Protein is an essential nutrient for the human body, a must-have for healthy organ function, to build lean muscle and strong bones, to stabilize blood sugar and regulate hormonal response. It also helps your body recover post-workout.
But how much should you have, and when? What are good sources of protein? These are some of the questions that nutritionist and fellow farmgirl Darci Barman has attempted to answer for us.
A good rule of thumb is to have at least half your body weight (in pounds) in grams of protein daily. For example: Your body weight is 150lbs; divide that number by 2, equals 75 grams of protein per day.
This number may vary depending on your activity level and specific goals. For example, if you are looking to increase muscle mass, or are highly active, you could benefit from greater amounts of protein, shoot for a gram per pound of body weight. High protein intakes can also be effective for:
But remember, more is not always better! There can be negative side effects of consuming too much protein. It’s best to consult a professional before veering too far away from the “half body weight” rule. And, make sure to drink more water—for every gram of muscle built, we need 3 grams of water.
You should distribute your protein intake evenly throughout the day. Your body can really only digest up to 30 grams of protein at a time, so don’t consume your entire daily amount in one sitting. If you eat 3 meals per day, aim for 20-30 grams of protein per meal.
This is particularly important for breakfast! It will help with that late morning energy dip. It also helps curb cravings for sugar and caffeine. Usually if you are craving sugar, carbs, or caffeine, your body actually needs protein.
Utilize pre-planned snacks to attain the rest of your daily intake. Post-workout (within 60 minutes) is the ideal time for a protein-filled snack or meal to optimize recovery by repairing damaged muscle tissue. This snack/meal should also contain fluids, electrolytes, and carbohydrates, but stay away from foods that are high in fat or fiber, as they can slow digestion, inhibiting the proteins and carbohydrates from reaching your muscles.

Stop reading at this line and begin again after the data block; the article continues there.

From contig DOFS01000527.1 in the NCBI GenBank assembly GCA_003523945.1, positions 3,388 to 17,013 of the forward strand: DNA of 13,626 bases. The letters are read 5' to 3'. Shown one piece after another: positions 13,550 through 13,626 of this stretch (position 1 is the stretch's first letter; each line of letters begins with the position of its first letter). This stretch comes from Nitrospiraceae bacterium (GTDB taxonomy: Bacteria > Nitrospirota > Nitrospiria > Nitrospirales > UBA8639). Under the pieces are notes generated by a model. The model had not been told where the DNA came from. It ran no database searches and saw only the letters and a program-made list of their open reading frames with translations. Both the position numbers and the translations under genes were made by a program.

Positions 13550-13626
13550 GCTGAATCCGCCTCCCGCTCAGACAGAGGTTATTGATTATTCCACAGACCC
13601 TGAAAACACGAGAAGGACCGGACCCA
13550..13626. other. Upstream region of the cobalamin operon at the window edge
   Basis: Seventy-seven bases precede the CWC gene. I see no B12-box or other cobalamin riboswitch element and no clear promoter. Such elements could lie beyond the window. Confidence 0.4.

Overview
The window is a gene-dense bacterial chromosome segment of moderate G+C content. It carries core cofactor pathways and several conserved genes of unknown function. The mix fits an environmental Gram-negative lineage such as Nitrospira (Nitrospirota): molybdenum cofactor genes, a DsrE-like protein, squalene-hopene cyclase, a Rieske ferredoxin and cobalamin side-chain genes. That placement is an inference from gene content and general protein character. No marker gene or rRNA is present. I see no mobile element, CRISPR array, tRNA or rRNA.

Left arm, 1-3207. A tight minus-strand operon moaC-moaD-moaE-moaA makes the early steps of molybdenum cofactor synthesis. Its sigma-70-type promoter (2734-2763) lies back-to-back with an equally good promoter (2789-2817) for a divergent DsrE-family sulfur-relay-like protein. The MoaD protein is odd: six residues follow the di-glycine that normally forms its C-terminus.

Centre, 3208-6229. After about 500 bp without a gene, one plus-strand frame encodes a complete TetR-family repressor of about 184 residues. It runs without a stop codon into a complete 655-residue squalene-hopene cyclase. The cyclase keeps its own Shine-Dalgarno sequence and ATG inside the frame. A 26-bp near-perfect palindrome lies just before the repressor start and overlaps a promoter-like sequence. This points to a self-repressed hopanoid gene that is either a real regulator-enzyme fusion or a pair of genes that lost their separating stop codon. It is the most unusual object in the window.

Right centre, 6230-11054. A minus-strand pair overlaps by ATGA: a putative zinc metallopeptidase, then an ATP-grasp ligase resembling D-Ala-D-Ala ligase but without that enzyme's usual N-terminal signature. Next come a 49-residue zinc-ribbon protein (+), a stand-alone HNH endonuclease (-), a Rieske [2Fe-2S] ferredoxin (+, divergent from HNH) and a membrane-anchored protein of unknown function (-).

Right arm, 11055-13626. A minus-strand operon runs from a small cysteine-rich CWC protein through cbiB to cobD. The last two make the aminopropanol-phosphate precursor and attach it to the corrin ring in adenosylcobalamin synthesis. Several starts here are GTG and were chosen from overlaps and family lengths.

Most of us can get enough protein from the foods we eat, and there are lots of sources for it. It is most readily available in animal products. Although, many plants also contain protein, just in much smaller quantities. And the protein they do contain is less bioavailable than animal protein.
Of course, regardless of your source, quality is more important than quantity. Look for:
Some individuals may not be able to get their full recommended amount just from food. For example, if you are vegan/vegetarian, have an elevated protein intake, or have trouble digesting too much meat. For these individuals a protein supplement (e.g. powder/shake) might be the right solution, but again, emphasis should be placed on quality over quantity. Remember, a supplement is just that, meant to supplement an already healthy well-balanced diet. It should not be your default choice!
For more information, check out this Protein Power Flyer that Darci distributed during our Nutrition Class. It includes a more detailed list of concentrated sources of protein, and even a few snack/meal suggestions!
Stay tuned for the next topic: “Energy Balance: Are You Eating Enough”